Is Jonathan Gruber — the MIT economist who seemingly dropped out of public view after he was caught on camera bragging about how he and other Obamacare architects misled the American public — now advising the Department of Labor?
No evidence indicates that he is, but the authors of DOL’s sweeping new seven-part group of regulations that would sharply curtail choices of assets and investment strategies in 401(k)s, IRAs, and other savings plans appear to share Gruber’s mindset on the “stupidity of the American voter” (a revelation that Rich Lowry aptly described as “an unvarnished look into the progressive mind, which . . . favors indirect taxes and impositions on the American public so their costs can be hidden, and has a dim view of the average American”).
Now President Obama and Secretary of Labor Tom Perez are advancing a new regulatory and hidden-tax scheme while claiming to protect average Americans’ retirement savings from unscrupulous financial professionals. The proposed “fiduciary rule” would restrict the investment choices of holders of 401(k)s, IRAs, health savings accounts, and Coverdell education accounts.
In a speech to AARP, Obama proclaimed:
If you are working hard, if you’re putting away money, if you’re sacrificing that new car or that vacation so that you can build a nest egg for later, you should have the peace of mind of knowing that the advice you’re getting for investing those dollars is sound, that your investments are protected.
Similarly, a DOL “fact sheet” describes the rule as “protecting investors from backdoor payments and hidden fees in retirement investment advice.” The sinister-sounding “backdoor payments” actually refers to a longstanding practice of compensation to brokers from many mutual funds and annuities. This practice is disclosed to investors and enables brokers to charge them less because of the additional compensation that brokers receive.
Yet upon further reading, the DOL rule seems premised on the Gruberite notion that American investors need protection from their own stupidity. According to page 4 of the rule:
[I]ndividual retirement investors have much greater responsibility for directing their own investments, but they seldom have the training or specialized expertise necessary to prudently manage retirement assets on their own.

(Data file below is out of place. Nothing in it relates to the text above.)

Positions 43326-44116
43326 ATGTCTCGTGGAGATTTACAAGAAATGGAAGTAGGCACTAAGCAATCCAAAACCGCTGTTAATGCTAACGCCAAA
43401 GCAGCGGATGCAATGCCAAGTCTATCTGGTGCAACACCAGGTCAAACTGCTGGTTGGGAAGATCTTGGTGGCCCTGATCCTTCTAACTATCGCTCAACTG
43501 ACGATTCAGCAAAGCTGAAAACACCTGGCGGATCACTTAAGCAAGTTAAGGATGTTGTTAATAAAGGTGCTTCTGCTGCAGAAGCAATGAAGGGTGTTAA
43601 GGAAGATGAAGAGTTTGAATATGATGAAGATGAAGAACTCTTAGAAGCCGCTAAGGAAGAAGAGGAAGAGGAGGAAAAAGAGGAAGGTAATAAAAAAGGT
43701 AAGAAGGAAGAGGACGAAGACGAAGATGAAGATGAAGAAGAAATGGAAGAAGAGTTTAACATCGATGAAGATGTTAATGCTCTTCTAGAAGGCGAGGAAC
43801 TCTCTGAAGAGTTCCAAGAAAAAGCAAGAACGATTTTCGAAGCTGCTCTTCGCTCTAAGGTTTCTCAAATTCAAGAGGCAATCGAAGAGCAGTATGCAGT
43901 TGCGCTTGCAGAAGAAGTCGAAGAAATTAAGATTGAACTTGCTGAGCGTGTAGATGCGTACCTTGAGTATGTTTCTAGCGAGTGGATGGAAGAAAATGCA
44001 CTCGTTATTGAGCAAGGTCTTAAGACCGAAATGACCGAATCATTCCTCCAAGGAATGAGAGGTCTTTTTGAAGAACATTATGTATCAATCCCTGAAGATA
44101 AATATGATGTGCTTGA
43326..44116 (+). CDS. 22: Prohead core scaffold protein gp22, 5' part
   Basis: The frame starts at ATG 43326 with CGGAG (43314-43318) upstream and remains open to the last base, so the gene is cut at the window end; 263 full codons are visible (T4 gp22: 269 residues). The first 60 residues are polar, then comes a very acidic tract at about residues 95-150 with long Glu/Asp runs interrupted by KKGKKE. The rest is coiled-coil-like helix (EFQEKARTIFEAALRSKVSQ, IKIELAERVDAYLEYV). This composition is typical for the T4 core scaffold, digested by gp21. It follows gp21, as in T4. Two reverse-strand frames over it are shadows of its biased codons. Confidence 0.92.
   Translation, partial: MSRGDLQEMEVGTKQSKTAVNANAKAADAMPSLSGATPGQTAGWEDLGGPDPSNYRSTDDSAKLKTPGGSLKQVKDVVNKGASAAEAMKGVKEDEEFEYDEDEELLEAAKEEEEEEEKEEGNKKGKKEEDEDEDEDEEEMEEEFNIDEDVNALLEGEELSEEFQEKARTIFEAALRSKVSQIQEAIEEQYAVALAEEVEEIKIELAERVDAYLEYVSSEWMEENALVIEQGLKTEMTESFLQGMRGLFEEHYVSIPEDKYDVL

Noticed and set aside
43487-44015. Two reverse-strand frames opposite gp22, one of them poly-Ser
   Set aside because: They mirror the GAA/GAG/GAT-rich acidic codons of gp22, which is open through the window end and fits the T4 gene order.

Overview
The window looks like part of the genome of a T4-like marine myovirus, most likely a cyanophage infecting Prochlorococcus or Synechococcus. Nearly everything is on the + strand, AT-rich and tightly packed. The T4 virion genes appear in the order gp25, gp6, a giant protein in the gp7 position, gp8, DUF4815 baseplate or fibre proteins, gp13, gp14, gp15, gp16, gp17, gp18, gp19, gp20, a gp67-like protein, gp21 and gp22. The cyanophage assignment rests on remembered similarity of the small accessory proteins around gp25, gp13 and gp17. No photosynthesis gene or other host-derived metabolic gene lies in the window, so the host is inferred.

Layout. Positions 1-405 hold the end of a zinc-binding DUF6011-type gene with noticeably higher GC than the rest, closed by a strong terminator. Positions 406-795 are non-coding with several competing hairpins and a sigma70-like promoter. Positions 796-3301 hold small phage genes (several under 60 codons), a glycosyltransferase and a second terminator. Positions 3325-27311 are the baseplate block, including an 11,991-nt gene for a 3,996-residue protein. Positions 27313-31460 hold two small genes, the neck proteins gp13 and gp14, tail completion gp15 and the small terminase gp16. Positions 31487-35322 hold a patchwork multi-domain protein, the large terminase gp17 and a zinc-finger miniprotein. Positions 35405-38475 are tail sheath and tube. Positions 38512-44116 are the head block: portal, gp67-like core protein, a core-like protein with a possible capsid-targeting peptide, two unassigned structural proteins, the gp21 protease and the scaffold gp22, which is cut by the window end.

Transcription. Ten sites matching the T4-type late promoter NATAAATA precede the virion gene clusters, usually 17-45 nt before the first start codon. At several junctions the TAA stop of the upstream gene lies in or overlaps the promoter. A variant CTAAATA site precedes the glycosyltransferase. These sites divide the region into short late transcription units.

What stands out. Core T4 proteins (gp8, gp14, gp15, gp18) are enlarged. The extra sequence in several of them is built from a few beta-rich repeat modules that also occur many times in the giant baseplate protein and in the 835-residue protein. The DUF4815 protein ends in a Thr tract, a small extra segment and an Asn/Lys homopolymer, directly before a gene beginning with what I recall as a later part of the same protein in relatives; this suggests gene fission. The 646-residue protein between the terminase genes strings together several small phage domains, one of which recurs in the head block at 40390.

Therefore, they “need guidance on how to manage their savings to achieve a secure retirement.”
Can’t savers who feel they need this guidance seek it out from a variety of investment professionals under a system with strong disclosure and anti-fraud rules? Absolutely not, says the Obama administration.
“Disclosure alone has proven ineffective,” states the rule. “Most consumers generally cannot distinguish good advice, or even good investment results, from bad” (page 36). In fact, proclaims the DOL, “recent research suggests that even if disclosure about conflicts could be made simple and clear, it would be ineffective — or even harmful.” Besides being unnecessary and intrusive, the rule is legally dubious and a major case of executive-branch overreach.
So, in the administration’s view, the only solution is to tax these dim-witted investors — for their own good, of course — and expose financial professionals to a flurry of lawsuits and penalties if administration officials deem their advice not to be in savers’ “best interests.”
Besides being unnecessary and intrusive, the rule is legally dubious and a major case of executive-branch overreach. At Obama’s direction, the DOL is massively stretching its limited authority over pensions under the Employee Retirement Income Security Act (ERISA) of 1974 to bypass the Securities and Exchange Commission, which has primary jurisdiction over investments, and reshape the retirement-savings industry.
The DOL claims authority by reclassifying a broad swath of investment professionals as “fiduciaries” with a government-imposed “best interest” standard, which subjects them to heavy penalties and lawsuits if the DOL or a court determines that they deviated from this standard. This is true even for financial professionals whose clients manage their own 401(k) portfolios or hold self-directed IRAs.
In the 40 years since ERISA was first enacted, DOL regulations have for the most part strictly applied the term “fiduciary” to managers of defined-benefit plans and those who provided individualized investment advice on a regular basis, such as registered investment advisers. Under the new rule, financial professionals who provide even one-time guidance or appraisal of investments could find themselves classified as “fiduciaries.” Because most of the exemptions in the new rule are vaguely written, the rule could enable cronyism for certain types of financial-service providers and companies offering investments.